GE has announced the creation of General Displays & Technologies LLC (GDT), a new combined opportunity with Tatung Company, a display technology company. GDT will design and publish GE-branded HDTVs to combine custom internet programming and HDTV technology together. The first series of offerings will be available to consumers in Spring 2009, and prices and technical specs were not announced as of yet.
In addition to offering HDTVs, GDT will get together with NBC Universal to develop a unique platform that will deliver Internet and other digital content directly through the television.
Eventually the TV will allow customization and viewing of HD content from websites, and leverage the power of the internet along with the HDTV content so they marry together seamlessly. It’s about time, and it’s a sure bet that other companies will be searching for affiliations to do the same thing with their TV. A future with the internet and HDTV being a standard part of the package together is within sight, and a truly cool interactive paradise it will be.
Amazon.com is now selling a Mitsubishi 73-inch 1080p HDTV for $2,299 — 23 percent off the suggested list price. The DLP set, model WD-73736, has a five-star customer rating, 3 HDMI 1.3 inputs and is 3D-ready for both games and movies. It’s gotten strong reviews over most of the net. That’s just crazy size for the price.
The set, which weighs just 96 pounds, also has a built-in QAM cable TV tuner, delivers a picture in 1,920 x 1,080 pixels and it’s now in stock 9as of now anyway). It also has a customer rating of five stars out of five on the Amazon site.
Note: Amazon.com prices change regularly due to supply and demand, so it may or may not be there later. But the price is valid as of this posting.
See it here.
You thought plasma, LCD, OLED, DLP and CRT were all the choices you had in HDTV? Not quite. Mitsubishi is adding a new color to the palette, in the form of a high-def TV that uses all laser technology. Expect to pay a large premium, though, as always, for the increase in picture quality and planet-friendliness.
LaserVue HDTV from Mitsubishi is expected to release in the next few weeks, very much in time for the holiday rush on gadgets. The difference over other high-def sets is that it uses an engine powered by laser lights, instead of standard TV lighting technology. It sounds cool, as many new fangled ideas do, but expect to feel much lighter in the wallet to get in on the newest thing.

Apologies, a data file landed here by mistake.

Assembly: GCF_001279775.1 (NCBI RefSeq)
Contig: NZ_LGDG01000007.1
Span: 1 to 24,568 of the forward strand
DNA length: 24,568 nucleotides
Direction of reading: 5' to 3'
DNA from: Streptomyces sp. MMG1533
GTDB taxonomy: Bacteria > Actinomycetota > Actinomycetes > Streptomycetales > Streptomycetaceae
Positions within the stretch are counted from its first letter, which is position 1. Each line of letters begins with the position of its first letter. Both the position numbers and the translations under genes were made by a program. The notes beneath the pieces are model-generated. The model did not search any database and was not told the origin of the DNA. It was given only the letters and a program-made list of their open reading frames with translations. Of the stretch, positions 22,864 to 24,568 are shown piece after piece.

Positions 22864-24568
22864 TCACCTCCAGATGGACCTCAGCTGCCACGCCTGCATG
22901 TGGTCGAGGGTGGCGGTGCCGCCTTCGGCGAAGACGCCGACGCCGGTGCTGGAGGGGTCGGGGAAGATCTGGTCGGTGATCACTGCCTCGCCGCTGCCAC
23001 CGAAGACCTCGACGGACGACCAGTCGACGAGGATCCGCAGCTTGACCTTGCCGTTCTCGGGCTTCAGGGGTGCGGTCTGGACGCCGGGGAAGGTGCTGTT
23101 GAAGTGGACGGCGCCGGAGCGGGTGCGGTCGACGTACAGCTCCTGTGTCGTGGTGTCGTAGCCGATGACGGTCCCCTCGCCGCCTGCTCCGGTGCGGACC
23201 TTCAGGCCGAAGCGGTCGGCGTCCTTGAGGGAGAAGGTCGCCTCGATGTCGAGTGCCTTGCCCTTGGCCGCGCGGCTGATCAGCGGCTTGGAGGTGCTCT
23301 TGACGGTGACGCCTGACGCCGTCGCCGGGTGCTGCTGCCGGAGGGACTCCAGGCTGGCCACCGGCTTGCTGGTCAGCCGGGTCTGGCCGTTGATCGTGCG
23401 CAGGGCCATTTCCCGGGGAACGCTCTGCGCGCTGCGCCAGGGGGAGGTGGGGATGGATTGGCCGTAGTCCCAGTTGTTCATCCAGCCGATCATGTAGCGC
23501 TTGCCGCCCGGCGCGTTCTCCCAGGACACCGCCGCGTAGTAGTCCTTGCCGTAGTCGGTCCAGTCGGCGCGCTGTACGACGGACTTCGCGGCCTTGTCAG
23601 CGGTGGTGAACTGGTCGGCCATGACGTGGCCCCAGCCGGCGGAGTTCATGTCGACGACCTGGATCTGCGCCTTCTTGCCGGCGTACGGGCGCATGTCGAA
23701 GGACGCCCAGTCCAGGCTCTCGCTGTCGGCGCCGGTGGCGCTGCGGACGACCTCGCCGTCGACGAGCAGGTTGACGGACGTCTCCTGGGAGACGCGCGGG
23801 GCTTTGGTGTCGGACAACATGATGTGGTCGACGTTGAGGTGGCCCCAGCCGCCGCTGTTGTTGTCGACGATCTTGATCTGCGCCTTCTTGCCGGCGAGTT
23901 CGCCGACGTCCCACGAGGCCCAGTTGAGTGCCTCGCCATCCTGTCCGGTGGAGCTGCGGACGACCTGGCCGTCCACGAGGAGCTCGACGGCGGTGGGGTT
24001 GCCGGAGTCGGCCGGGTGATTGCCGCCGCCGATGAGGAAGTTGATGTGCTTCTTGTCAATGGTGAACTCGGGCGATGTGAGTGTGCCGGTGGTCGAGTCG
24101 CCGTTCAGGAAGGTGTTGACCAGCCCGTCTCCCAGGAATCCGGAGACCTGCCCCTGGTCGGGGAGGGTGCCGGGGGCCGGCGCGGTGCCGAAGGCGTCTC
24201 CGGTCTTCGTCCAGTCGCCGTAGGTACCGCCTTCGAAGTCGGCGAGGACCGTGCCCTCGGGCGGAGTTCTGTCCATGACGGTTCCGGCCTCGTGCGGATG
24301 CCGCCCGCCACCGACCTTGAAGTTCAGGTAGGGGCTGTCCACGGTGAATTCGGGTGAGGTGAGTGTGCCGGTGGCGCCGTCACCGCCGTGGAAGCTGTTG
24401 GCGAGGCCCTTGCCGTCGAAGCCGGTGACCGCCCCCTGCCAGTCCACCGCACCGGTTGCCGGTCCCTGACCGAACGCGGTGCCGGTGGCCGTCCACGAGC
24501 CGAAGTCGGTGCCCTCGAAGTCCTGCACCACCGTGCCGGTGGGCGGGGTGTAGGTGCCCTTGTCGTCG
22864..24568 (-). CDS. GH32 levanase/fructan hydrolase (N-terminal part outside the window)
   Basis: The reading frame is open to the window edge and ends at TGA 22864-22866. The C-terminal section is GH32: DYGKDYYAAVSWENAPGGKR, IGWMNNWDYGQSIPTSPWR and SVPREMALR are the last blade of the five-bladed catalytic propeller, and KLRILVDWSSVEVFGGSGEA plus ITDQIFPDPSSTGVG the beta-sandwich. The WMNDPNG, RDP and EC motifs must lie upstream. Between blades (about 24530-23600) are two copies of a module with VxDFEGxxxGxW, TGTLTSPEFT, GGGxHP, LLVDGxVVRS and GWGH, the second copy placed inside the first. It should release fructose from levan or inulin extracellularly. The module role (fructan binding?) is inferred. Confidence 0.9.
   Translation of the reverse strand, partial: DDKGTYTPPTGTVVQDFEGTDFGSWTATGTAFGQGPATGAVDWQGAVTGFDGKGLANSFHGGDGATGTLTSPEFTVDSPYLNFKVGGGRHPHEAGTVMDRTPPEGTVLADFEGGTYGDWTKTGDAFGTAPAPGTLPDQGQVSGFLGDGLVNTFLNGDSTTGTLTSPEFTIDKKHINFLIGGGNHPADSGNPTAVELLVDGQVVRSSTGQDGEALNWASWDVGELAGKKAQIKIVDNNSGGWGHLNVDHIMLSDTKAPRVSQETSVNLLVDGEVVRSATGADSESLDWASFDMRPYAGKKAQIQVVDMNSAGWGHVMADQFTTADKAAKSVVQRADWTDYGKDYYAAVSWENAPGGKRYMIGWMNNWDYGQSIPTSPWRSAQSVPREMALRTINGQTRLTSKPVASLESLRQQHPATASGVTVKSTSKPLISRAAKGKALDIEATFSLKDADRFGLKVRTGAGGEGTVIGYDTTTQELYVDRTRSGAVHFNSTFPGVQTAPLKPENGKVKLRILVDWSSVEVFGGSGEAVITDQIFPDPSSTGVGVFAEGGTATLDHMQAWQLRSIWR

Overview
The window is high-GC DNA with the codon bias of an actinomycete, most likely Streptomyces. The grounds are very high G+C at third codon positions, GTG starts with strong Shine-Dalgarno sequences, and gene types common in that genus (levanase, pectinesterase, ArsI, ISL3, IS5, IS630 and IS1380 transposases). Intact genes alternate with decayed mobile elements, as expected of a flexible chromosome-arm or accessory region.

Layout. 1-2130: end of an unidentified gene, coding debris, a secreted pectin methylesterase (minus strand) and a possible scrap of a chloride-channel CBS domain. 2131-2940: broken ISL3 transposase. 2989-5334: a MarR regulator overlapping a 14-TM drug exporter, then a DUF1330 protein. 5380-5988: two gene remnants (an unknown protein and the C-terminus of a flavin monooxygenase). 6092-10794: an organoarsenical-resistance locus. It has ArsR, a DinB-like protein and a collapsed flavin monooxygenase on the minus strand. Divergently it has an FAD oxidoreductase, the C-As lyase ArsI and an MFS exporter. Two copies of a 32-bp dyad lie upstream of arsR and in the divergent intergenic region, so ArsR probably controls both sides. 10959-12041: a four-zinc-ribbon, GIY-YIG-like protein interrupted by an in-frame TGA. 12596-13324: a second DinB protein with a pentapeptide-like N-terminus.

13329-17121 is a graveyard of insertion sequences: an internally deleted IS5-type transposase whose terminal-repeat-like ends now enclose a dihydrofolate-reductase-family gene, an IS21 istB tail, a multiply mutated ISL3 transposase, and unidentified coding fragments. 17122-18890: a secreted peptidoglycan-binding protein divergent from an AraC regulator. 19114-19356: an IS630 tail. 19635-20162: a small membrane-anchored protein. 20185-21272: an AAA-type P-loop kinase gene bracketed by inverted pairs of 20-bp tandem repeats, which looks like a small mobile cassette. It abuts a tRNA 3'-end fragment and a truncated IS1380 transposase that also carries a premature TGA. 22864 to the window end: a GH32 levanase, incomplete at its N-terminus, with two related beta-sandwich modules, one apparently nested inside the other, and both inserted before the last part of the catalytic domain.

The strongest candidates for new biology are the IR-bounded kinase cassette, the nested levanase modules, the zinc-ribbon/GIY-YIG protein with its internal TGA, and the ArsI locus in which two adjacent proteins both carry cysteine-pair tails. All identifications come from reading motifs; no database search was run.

The LaserVue set will retail for $6,999, according to published inside info. Mitsubishi promises that it offers a sharper picture, more defined colors and greater power efficiency. It will use approximately one third of the power that a similar plasma HDTV would expend, and the new fangled device should be available in many chain and big-box stores very soon.
Buying an HDTV in the near future? Even if you’re planning to purchase it online, you should still go and see sets in the store in person. Only by checking out the types of content that you watch most–movies, sports events, standard-def shows, or video games–can you evaluate subtle differences in picture quality. Brands can differ widely to some eyes.
Here are some simple, time-tested tips on prepping for shopping and evaluating sets in the store.
1. Shop, Compare, Repeat: Get a handle on what the current prices are before shopping retail, be sure to check online pricing. Compare similar models and their prices with various stores. Sometimes great deals can be found if you look hard enough. Know what features you want, and what you can live without, and determine what screen size you want. Go first to specialty home theater shops that stock the sets you like, if you have some in your area. They tend to have quiet, dimly lit areas much like real living rooms, while the noisy showrooms at the big stores make comparisons difficult.
2. Check your video sources: If you don’t already have high-def video sources–an HD digital cable or satellite box, a DVR, Cable, Blu-Ray player–at least investigate them beforehand to determine the number and types of inputs and cables you’ll need. If you buy your HD gear first, an installer will be able to hook it all up to your new set and troubleshoot problems.